Autonomous vehicle technology company Motional have entered into a new partnership to launch autonomous food deliveries for Uber customers in Santa Monica, California. Under the initiative, Motional's electric vehicles (EVs) will start delivering specific meal kits from select restaurants on Uber Eats early next year. The collaboration represents Uber's first partnership with an autonomous vehicle fleet provider. Uber Eats US and Canada vice-president and head Sarfraz Maredia said: "We're excited to partner with Motional to test a new kind of delivery for Uber Eats consumers in 2022. "Our consumers and merchant partners have come to expect convenience, reliability and innovation from Uber, and this collaboration represents a huge opportunity to meet, and exceed, those expectations." Motional will deploy its Hyundai IONIQ 5-based robotaxi to deliver food orders from restaurants. The company explained that it has made some modifications to the vehicles to enable autonomous deliveries. It said that this will be the first time that its SAE level four vehicles will be used to make food deliveries. Motional president and CEO Karl Iagnemma said: "Today, Motional enters the autonomous delivery market.
Autonomous vehicles (AV) play an increasingly important role in food and parcel deliveries. In early December, Silicon Valley-based startup Nuro announced that it was launching the first commercial autonomous delivery in California. Partnering with 7-Eleven, the company provides the service for residents of Mountain View, where the business is located. According to a blog post from Nuro's co-founder Zhu Jiajun, customers can access the autonomous delivery through 7-Eleven's 7NOW delivery app. Nuro currently offers the service with its Prius vehicles in fully autonomous mode, expecting to replace them with its R2 autonomous cars later.
Motional has announced it wants to more than double its number of employees in the state, and most of them will work in Los Angeles as human operators for self-driving cars that will learn, inch-by-inch, mile-by-mile, how to drive themselves. Until Motional gets the required permits from the California DMV, the self-driving car fleet will have to always have human drivers behind the wheel and ready to step in at a moment's notice. Motional is already testing vehicles in Las Vegas, Pittsburgh, Boston, and Singapore. Initially, the vehicles will map the roads, and self-driving tests will be conducted once that stage is completed. The first stage will focus on the Santa Monica area, where Motional has set up an office and an operations facility. Furthermore, Motional will hire people for its new research and development office in San Francisco, so those interested in career opportunities in this field should check out the company's website.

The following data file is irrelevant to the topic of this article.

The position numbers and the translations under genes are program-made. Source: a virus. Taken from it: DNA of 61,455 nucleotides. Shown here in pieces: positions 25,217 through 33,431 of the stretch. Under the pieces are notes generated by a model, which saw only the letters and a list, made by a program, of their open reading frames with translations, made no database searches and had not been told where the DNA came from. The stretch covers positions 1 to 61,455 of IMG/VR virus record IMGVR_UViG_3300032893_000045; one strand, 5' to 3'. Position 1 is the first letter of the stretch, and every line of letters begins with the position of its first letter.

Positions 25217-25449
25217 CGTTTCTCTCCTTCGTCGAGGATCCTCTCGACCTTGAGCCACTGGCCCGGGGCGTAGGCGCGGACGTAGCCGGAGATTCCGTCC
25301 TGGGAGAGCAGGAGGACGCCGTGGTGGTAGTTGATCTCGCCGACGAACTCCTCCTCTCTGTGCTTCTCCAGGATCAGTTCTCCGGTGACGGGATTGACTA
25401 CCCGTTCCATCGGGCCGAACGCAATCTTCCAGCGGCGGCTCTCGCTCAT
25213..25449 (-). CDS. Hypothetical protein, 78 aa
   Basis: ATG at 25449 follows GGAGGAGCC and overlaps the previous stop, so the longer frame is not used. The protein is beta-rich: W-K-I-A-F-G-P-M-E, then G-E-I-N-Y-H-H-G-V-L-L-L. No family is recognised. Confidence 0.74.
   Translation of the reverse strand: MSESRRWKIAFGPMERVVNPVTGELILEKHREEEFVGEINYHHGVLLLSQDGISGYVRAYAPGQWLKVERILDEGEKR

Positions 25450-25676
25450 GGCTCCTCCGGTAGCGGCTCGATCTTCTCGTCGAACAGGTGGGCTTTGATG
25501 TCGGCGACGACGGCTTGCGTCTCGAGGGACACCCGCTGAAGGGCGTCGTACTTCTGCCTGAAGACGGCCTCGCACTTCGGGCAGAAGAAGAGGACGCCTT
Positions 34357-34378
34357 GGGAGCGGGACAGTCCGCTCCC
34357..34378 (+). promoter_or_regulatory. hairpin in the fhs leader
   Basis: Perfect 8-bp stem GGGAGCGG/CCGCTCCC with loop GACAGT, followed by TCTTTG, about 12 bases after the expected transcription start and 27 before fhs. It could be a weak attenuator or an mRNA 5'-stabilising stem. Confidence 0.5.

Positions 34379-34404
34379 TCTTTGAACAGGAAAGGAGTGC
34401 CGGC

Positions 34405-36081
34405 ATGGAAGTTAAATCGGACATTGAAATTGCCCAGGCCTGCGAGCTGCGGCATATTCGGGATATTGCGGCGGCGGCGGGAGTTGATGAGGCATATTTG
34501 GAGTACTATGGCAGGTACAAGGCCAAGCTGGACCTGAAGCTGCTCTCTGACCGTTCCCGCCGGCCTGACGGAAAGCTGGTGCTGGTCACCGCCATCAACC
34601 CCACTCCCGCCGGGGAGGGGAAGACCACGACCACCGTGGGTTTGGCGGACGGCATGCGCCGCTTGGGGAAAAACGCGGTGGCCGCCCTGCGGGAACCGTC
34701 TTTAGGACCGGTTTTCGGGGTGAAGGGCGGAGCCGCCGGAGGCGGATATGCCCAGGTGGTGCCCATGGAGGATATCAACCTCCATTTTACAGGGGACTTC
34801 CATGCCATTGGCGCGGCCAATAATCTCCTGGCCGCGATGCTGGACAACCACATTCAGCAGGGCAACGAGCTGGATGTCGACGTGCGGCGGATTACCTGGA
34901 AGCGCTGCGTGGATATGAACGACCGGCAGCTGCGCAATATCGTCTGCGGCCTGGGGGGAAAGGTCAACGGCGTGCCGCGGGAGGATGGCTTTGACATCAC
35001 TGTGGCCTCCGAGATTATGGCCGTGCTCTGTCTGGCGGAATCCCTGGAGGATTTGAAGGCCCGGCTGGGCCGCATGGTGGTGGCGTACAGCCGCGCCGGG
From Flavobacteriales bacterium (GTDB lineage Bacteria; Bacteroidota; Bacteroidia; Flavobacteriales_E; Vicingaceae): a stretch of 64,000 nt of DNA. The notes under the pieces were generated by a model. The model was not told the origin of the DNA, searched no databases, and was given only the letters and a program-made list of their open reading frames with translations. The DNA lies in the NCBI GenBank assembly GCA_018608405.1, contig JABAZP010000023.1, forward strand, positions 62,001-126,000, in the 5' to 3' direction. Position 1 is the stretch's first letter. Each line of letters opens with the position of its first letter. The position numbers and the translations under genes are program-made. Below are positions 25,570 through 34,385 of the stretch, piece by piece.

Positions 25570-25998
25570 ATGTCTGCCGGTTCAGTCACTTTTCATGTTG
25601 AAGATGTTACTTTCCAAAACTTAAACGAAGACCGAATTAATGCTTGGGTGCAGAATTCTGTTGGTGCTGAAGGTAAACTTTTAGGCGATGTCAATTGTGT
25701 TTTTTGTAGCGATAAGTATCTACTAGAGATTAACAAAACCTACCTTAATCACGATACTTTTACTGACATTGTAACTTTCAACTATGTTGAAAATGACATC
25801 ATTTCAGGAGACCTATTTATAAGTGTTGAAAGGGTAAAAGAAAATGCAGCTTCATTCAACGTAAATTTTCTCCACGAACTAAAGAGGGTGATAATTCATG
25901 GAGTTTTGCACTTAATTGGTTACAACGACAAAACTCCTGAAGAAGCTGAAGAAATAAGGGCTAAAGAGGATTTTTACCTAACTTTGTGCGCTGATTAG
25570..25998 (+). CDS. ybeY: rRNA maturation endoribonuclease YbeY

Uber Eats is launching not just one but two autonomous delivery pilots today in Los Angeles, TechCrunch has reported. The first is via an autonomous vehicle partnership with Motional, originally announced in December, and the second is with sidewalk delivery firm Serve Robotics, a company that spun out of Uber itself. The trials will be limited, with deliveries from just a few merchants including the Kreation juicery and organic cafe. Serve will do short delivery routes in West Hollywood, while Motional will take care of longer deliveries in Santa Monica. "We'll be able to learn from both of those pilots what customers actually want, what merchants actually want and what makes sense for delivery," an Uber spokesperson told TechCrunch.
Taxis are excellent candidates to become the go-to early use case for self-driving cars in the wild. But to get there, autonomous vehicle developers face a daunting challenge: equipping their cars to meet an array of scenarios than can't be fully anticipated. AI and deep learning tools have been the secret sauce for self-driving car programs, endowing vehicles with the adaptability to face new challenges and learn from them. The most difficult of these challenges are what developer Motional calls "edge situations," and when the goal is to build a safe robotaxi, identifying, and solving for these outliers is a technological imperative. To do this, Motional has developed its own Continuous Learning Framework, or CLF, that helps its vehicles get smarter with each mile they drive.